Question: How [do you get people to get over] themselves and willing to actually do these deep dives that they don't necessarily see as essential and they're like, "Oh, there's a dime, a dozen website designers out there. I can go to Fiverr and get someone. What's this hokey that he's telling us?"?

Answer: Yeah. I mean, if for those people, I would encourage them to just go to Fiverr and forget about what I'm saying because...that's not really what the game is about. But if your goal is to simply have a new website, you can get a new website for a very low cost...even free.

So people who say like, "Oh, I can't believe a website would cost very much money. I can build a website right now with one hand while drinking a beer." I have built a website with one hand while drinking a beer, it wasn't a website anyone will ever visit or has much reason to exist. So what is the magic that causes websites to win in those two regards, cheese and mouse trap, as in they attract visitors and they convince visitors to take action. The game is really about how the design and the content marry each other, how they work together to create a visual hierarchy that guides the visitor's eyes through a series of prioritized messages during which they get their questions answered and they see evidence to support those answers. That's visitor psychology.

That's why we all take action and convert, or don't, on any website is whether or not it ranked for the phrase we searched for. And when the person was there, they got trust and excitement, and they got comfortable and clear on what this company does just enough so that they click that little, visually compelling, super specific call to action and fill out the contact form, that is a bit of magic. And to do it well takes six experts, 400 hours of work, I'm not even kidding. It's not a simple thing.

And then how does all of this figure in, because there's a big difference between developing a website for a general consumer push versus a B2B push?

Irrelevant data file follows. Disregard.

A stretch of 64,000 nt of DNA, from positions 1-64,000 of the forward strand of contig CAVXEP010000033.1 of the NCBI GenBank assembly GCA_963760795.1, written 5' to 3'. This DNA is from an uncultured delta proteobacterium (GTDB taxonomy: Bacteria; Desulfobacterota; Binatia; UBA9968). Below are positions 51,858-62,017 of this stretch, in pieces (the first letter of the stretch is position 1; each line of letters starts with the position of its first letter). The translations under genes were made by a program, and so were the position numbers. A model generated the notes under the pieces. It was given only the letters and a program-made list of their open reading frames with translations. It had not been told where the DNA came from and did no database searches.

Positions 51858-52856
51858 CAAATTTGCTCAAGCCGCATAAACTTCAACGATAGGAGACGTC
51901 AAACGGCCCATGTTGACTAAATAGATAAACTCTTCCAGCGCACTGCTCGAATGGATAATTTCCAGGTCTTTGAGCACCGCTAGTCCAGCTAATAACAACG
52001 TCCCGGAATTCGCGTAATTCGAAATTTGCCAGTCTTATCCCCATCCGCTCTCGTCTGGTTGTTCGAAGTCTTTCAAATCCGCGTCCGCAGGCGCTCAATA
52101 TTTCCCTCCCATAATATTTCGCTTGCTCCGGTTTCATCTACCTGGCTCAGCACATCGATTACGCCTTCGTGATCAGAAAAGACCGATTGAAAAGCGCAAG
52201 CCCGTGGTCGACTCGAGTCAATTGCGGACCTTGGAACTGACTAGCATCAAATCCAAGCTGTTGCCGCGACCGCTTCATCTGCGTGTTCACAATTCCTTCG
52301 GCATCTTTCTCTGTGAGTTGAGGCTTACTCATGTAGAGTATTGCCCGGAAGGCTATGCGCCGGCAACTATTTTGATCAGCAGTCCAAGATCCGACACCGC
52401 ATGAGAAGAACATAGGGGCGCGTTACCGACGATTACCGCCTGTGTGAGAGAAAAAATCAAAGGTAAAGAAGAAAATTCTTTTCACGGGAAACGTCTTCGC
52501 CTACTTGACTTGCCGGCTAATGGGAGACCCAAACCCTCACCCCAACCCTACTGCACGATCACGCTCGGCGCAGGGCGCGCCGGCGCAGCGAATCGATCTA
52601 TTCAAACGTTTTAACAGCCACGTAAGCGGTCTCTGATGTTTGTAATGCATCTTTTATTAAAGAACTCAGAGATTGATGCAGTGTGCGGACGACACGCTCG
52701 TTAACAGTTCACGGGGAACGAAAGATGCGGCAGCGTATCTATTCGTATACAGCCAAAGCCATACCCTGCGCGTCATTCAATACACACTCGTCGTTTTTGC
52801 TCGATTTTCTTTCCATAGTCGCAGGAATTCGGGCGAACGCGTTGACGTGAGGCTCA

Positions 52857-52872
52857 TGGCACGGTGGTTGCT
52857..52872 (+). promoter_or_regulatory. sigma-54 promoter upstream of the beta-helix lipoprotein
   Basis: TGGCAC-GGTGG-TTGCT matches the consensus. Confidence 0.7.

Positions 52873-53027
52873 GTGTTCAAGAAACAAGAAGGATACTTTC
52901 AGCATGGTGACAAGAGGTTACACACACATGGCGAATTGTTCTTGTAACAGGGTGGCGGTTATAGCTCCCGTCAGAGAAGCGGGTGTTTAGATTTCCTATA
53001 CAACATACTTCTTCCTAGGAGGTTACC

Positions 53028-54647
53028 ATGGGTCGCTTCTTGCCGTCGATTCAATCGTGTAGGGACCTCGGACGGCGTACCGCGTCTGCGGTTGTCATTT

Answer: Well, B2B offers tend to be more high consideration, so the visitor needs more information. There might be more than one decision-maker. There might be taking several weeks or months to decide who to hire, sometimes longer. Web design is one of those things, it's a high consideration decision.

So that's a consultative sales process, there it's more important to put answers to sales questions onto web pages and it's the stuff where trust is ever more important. A more B2C thing, it tends to be more transactional where the person just has to see enough. They're acting more quickly. They're not as afraid of making a mistake, that's a big, big thing you have to do on web copy is to overcome the person's fears. Why wouldn't this company hire us? You're not ready to write a website, and we should probably use that term instead of design, you're not ready to write a website until you know why someone wouldn't hire you. And if you haven't addressed that, good luck, your conversion rates from visitor into lead will likely be low.

Yeah. So if it's a transactional thing, it's low considerations, see some reviews, add to cart, you're good. If it's a consultative thing, high consideration, long sales cycle, multiple decision-makers, then you need to really go deeper into things like case studies, testimonials, thought leadership content, original research, carefully managed visual hierarchy, maybe some lead magnets, try to get the person to stay in your middle of your funnel for longer. It's a very different, much longer game, way more fun, way more fun, I think.

Question: What are some of the mistakes that happen along the way?

Answer: Well, a lot of people have website navigation labels that sound like this, "Products or services, solutions, blog, about, contact." Why would you do that?...So try to answer this question, why not be specific? Why not be descriptive in our navigation labels? Why not tell the search engine and the visitor what this company does in a split second glance? Just do that. Just do that. That's an easy one.

Check Out The Podcast!

Andy has so much great information from his experience building websites. Check out the podcast below to learn more about attracting more visitors to your site!

Every week we have a marketing professional on our show to share their tips, tricks and lessons learned from their professional experience. Check out some of our other podcast blogs from earlier this year: 

Every week we release a new podcast featuring guest's with so much knowledge about marketing, you don't want to miss one!  How can you make sure you don't miss an episode? Click below to subscribe!